How much exposure to asbestos can be considered safe?
Published 12 Jun 2013
The problem of asbestos exposure in Australia looks likely to be with us for a very long time. Enormous quantities of fibro made up of between 12% and 18% of asbestos are still lining the roofs and eaves of older suburban houses and sheds walls. Such fibro was used extensively to build homes and factories after the Second World War, in particular, because it was cheap and easy to use. Unknown amounts of off-cuts have been dumped, long ago buried, covered over and forgotten.
Just recently we find it was used to line the ducts Telstra built years and years ago and which the NBN is using to run optic fibre cable for the broad band network.
The dangers associated breathing in the dust that arose from cutting, sanding and generally building with that material were never fully explained. That explanation comes 15 to 40 years later when the earlier ingested fibres react and cause fibrosis, lung restrictions or even worse, cancer.
Because asbestos and asbestos fibro was used so extensively in the past, most Sydneysiders have some degree of background exposure but because it is so low the asbestos fibres remain dormant often for an entire lifetime.
So how much exposure to asbestos dust and fibre is safe, and how much do you need to be exposed to before it places your life at risk?
Some physicians, expert in this area, suggest any level of exposure can be critical even though the general rule of thumb is that the exposure needs to be for an extended period for most asbestos related disease as they are quantity based – the more the exposure – the more likelihood of suffering an asbestos related disease and the greater the disability. Even for the worst of them, mesothelioma, the exposure, it is said, needs to be constant for a week or two.
Cases involving those who mined asbestos at places such as Wittenoom, lagged pipes with the material or who worked milling asbestos fibro sheets the extent of exposure has been relatively simple to prove because of the regular exposure each of the victims was subjected to.
There have even been cases where family members of those victims who worked closely and regularly with asbestos have also fallen victim to an asbestos related disease – wives washing work clothes, children hugging fathers as they arrive home from work – such cases have been successful because it was relatively simple to prove a regular exposure level.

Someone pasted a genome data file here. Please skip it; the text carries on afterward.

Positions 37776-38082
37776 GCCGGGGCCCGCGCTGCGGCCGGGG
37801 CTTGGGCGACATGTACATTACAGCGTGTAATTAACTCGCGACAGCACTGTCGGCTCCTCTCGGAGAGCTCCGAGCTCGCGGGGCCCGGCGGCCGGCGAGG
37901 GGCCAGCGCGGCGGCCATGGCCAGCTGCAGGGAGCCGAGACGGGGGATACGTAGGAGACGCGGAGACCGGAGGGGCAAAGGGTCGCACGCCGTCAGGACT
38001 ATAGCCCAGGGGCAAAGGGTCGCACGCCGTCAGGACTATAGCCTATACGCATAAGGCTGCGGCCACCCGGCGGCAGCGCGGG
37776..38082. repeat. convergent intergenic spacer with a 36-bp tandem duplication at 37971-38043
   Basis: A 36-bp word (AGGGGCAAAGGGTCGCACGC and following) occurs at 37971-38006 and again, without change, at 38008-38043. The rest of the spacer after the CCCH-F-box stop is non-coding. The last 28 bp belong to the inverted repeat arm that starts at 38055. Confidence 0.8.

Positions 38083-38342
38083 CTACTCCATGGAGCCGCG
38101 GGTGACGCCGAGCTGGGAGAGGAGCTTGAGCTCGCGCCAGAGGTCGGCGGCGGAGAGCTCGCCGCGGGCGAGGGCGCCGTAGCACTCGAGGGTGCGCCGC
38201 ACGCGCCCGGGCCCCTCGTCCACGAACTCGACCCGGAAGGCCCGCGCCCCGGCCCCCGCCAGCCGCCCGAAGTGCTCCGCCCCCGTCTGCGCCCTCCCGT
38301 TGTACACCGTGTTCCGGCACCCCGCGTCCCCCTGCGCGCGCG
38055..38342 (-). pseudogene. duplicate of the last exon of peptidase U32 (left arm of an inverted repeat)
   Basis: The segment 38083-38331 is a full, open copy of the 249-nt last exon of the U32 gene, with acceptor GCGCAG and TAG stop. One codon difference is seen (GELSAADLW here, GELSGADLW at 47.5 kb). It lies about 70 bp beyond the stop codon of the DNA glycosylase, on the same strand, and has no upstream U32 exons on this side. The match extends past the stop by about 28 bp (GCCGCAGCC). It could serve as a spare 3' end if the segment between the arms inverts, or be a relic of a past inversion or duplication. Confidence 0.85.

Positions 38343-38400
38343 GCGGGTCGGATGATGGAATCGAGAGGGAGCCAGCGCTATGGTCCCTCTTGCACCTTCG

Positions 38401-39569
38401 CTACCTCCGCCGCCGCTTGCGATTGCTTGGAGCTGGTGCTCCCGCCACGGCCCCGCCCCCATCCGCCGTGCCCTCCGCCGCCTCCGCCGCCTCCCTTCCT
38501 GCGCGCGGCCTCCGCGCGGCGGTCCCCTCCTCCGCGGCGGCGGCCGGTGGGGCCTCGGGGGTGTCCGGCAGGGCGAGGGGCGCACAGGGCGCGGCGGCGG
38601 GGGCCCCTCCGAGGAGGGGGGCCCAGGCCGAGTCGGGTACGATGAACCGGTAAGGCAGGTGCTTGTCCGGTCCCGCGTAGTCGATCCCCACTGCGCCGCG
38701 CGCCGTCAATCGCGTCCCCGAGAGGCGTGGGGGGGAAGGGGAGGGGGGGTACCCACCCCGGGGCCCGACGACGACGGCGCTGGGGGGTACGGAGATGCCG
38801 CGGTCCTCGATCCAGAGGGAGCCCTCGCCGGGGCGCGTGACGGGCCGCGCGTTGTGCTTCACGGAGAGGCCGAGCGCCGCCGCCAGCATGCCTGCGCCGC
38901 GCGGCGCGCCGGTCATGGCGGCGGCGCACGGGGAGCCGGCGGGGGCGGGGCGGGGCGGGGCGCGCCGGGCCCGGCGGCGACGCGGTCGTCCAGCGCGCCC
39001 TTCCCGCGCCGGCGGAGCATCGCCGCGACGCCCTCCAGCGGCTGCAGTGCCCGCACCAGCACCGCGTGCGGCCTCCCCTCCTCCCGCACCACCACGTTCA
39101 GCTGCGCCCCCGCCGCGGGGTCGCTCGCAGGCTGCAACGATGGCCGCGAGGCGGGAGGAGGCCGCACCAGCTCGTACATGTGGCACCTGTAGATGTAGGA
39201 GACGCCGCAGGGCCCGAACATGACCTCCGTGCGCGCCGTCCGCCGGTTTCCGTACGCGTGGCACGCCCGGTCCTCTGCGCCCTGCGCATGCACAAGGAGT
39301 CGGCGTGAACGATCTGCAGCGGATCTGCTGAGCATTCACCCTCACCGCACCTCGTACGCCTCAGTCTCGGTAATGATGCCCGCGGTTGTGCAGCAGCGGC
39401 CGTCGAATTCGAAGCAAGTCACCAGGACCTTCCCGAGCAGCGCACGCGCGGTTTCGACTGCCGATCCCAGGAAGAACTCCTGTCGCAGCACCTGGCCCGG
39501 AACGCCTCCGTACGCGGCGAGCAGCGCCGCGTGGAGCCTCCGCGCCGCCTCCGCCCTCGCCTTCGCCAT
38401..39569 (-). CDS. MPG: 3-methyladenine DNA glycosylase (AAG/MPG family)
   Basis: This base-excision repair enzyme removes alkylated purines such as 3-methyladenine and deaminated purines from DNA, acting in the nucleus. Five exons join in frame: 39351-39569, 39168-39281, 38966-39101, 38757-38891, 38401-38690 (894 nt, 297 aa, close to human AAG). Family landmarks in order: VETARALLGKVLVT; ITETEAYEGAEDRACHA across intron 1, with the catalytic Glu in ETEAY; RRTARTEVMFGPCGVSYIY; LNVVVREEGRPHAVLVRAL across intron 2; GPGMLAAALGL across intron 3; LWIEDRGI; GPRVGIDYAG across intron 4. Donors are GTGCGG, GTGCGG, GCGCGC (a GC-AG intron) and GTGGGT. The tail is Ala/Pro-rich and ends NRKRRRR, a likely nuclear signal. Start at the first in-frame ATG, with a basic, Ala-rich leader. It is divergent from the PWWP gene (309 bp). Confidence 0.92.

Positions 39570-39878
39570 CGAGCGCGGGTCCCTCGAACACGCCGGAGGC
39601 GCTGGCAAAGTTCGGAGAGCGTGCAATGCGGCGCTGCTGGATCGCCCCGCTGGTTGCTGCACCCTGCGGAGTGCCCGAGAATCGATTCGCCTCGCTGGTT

Studies around the world, at asbestos cement factories in Casale Monferrato, Italy; Manville, New Jersey, in the United States and Yorkshire in the United Kingdom have all shown that simply by living within one half of a kilometre of an asbestos plant brought with it an increased risk of exposure and greater chance of developing an asbestos related disease.
In Australia, there have been cases, too, where children playing in, or helping to sweep up, piles of asbestos rubbish, as their fathers pulled apart carport rooves made of the material or sanded down asbestos eaves to make them ready for painting, have become victims. In some of these cases, the exposure has been limited to a period of days. Years later, when the latency period has expired – sometimes as long as twenty to thirty years – the victim shows signs of an asbestos related disease but cannot remember when the exposure occurred.
A recent case we were instructed to run involved a gentleman whose only exposure to asbestos involved one day of breaking up some asbestos fibro to throw in a trailer destined for the tip. He had trouble remembering where he was exposed when he was diagnosed with mesothelioma. One law firm had already turned him away. We managed by talking to him, his work mates and family to track down when he was exposed and although he had such a limited exposure, it was not certain that the Dust Diseases Tribunal would find in his favour. We overcame these problems, however, and we achieved a very successful result. Our client was very pleased that his wife and family were left a substantial sum to assist them with the balance of their lives.
Exposure to asbestos parallels tragically with exposure to cigarette smoke. There is just no level that can be considered safe. Should you suffer cancer or an asbestos related disease carefully explore yours or your partner’s backgrounds to determine whether any exposure to dust from asbestos or asbestos fibro has occurred and then see a lawyer specialising in asbestos claims, as we have at the firm, to ascertain who may be held responsible to compensate you. No obligation arises from enquiring and our policy of no win no fee makes such an enquiry very good sense.